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Lenten Meditation: Be a Joyful Gift to Others

I think that almost all of us are surprised how our joy is enhanced when we make someone else happy. You know, you go to town, you’ve gone to do some shopping, and when you get back home you have a bunch of flowers for Rachel. She wasn’t expecting them, and glow on her face and the joy that comes from making another person joyful is something that you can’t actually compute.

            “So,” the Archbishop said with a laugh, “book says that it is in giving that we receive. So, I would hope that people would recognize in themselves that it is when we are closed in on ourselves that we tend to be miserable. It is when we grow in a self-forgetfulness—in a remarkable way I mean we discover that we are filled with joy.

            “I’ve sometimes joked and said God doesn’t know very much math, because when you give to others, it should be that you are subtracting from yourself. But in this incredible kind of way—I’ve certainly found that to be the case so many times—you gave and it then seems like in fact you are making space for more to be given to you.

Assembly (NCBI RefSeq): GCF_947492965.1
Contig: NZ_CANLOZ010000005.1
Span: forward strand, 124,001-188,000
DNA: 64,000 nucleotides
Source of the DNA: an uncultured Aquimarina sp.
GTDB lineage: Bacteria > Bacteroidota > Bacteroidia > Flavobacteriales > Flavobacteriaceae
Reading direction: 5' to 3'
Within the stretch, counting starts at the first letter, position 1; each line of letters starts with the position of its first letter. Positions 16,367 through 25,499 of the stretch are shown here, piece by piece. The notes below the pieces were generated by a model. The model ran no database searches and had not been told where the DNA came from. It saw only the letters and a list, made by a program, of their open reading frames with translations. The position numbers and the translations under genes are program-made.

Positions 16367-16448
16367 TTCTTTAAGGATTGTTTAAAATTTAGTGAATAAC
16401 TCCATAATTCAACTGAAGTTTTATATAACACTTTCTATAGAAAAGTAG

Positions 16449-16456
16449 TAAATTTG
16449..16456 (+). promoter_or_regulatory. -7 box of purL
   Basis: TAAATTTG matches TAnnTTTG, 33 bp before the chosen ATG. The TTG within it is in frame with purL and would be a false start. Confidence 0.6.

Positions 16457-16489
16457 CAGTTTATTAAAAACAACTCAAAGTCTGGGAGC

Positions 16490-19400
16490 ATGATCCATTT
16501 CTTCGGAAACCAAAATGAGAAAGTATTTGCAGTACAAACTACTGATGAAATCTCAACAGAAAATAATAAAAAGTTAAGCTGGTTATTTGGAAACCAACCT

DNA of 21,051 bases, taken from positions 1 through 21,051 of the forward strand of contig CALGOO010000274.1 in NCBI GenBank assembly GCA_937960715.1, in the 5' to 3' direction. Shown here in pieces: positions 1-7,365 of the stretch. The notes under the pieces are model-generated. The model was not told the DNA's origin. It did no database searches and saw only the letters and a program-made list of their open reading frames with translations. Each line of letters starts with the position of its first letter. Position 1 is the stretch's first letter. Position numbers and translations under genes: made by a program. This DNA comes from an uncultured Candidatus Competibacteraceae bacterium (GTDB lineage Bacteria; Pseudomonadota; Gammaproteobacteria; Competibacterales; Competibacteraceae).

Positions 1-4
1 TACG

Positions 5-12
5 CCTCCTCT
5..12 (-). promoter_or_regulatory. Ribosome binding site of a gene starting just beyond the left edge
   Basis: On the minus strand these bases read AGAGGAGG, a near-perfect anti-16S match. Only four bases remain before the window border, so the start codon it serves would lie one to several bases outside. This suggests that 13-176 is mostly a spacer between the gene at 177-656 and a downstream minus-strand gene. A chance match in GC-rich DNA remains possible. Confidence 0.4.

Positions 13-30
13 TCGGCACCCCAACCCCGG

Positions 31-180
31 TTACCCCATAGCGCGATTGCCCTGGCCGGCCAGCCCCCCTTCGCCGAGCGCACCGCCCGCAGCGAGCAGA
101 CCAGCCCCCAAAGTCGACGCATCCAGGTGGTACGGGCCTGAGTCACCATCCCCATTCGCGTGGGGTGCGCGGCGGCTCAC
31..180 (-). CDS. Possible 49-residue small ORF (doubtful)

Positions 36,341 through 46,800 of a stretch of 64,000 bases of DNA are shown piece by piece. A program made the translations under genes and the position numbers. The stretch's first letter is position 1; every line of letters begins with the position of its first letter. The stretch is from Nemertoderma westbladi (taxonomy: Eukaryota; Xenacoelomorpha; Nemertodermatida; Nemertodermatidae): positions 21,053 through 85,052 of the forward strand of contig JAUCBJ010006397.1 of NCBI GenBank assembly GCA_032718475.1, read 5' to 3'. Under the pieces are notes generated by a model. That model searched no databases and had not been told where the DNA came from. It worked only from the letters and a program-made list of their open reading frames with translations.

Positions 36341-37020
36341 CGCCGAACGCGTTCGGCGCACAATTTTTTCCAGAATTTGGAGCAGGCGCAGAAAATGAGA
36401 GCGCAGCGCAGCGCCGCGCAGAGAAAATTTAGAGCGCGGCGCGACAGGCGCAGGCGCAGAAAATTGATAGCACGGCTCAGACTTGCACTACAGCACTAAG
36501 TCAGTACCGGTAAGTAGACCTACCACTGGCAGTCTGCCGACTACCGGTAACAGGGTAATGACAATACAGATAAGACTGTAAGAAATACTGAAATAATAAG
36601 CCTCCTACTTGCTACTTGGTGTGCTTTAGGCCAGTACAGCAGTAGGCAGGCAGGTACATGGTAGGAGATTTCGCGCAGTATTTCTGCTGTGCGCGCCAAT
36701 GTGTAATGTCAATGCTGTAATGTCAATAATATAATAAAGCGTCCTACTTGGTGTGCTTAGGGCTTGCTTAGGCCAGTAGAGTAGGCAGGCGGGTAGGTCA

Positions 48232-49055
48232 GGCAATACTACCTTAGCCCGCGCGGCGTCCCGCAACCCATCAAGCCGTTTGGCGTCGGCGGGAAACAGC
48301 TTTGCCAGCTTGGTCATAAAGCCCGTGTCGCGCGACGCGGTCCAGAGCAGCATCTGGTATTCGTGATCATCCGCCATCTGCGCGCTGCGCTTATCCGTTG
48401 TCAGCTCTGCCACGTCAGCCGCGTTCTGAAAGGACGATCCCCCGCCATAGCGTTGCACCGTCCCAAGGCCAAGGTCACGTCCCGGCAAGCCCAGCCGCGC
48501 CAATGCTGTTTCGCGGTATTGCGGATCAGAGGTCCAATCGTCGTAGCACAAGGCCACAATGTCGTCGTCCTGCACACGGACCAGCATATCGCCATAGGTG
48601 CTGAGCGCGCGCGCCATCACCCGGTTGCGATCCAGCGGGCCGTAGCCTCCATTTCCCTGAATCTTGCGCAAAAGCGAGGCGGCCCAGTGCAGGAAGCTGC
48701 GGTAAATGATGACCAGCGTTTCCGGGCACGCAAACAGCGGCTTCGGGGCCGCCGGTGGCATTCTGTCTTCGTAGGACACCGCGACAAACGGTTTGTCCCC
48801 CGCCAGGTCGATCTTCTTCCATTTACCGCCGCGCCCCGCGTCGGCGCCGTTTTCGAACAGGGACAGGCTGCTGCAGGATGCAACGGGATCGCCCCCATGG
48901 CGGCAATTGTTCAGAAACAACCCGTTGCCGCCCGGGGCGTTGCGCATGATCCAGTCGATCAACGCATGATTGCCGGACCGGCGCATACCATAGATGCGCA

“And there is a very physical example. The Dead Sea in the Middle East receives fresh water, but it has no outlet, so it doesn’t pass the water out. It receives beautiful water from the rivers, and the water goes dank. I mean, it just goes bad. And that’s why it is the Dead Sea. It receives and does not give. And we are made much that way, too. I mean, we receive and we must give. In the end generosity is the best way of becoming more, more, and more joyful.”

            Generosity is often a natural outgrowth of compassion, though the line between the two can be hard to distinguish. As Jinpas pointed out, we don’t need to wait until the feeling of compassion arises before we choose to be generous. Generosity is often something that we learn to enjoy by doing. It is probably for this reason that charity is prescribed by almost every religious tradition. It is one of the five pillars of Islam, called zakat. In Judaism, it is called tzedakah, which literally means “justice.” In Hinduism and Buddhism, it is called dana. And in Christianity, it is charity.

            Generosity so important in all of the world’s religions because it no doubt expresses a fundamental aspect of our interdependence and our need for one another. Generosity was so important for our survival that the reward centers of our brain light up as strongly when we give as when we receive, sometimes even more so. 


~from “The Book of Joy” by His Holiness the Dalai Lama and Archbishop Desmond Tutu


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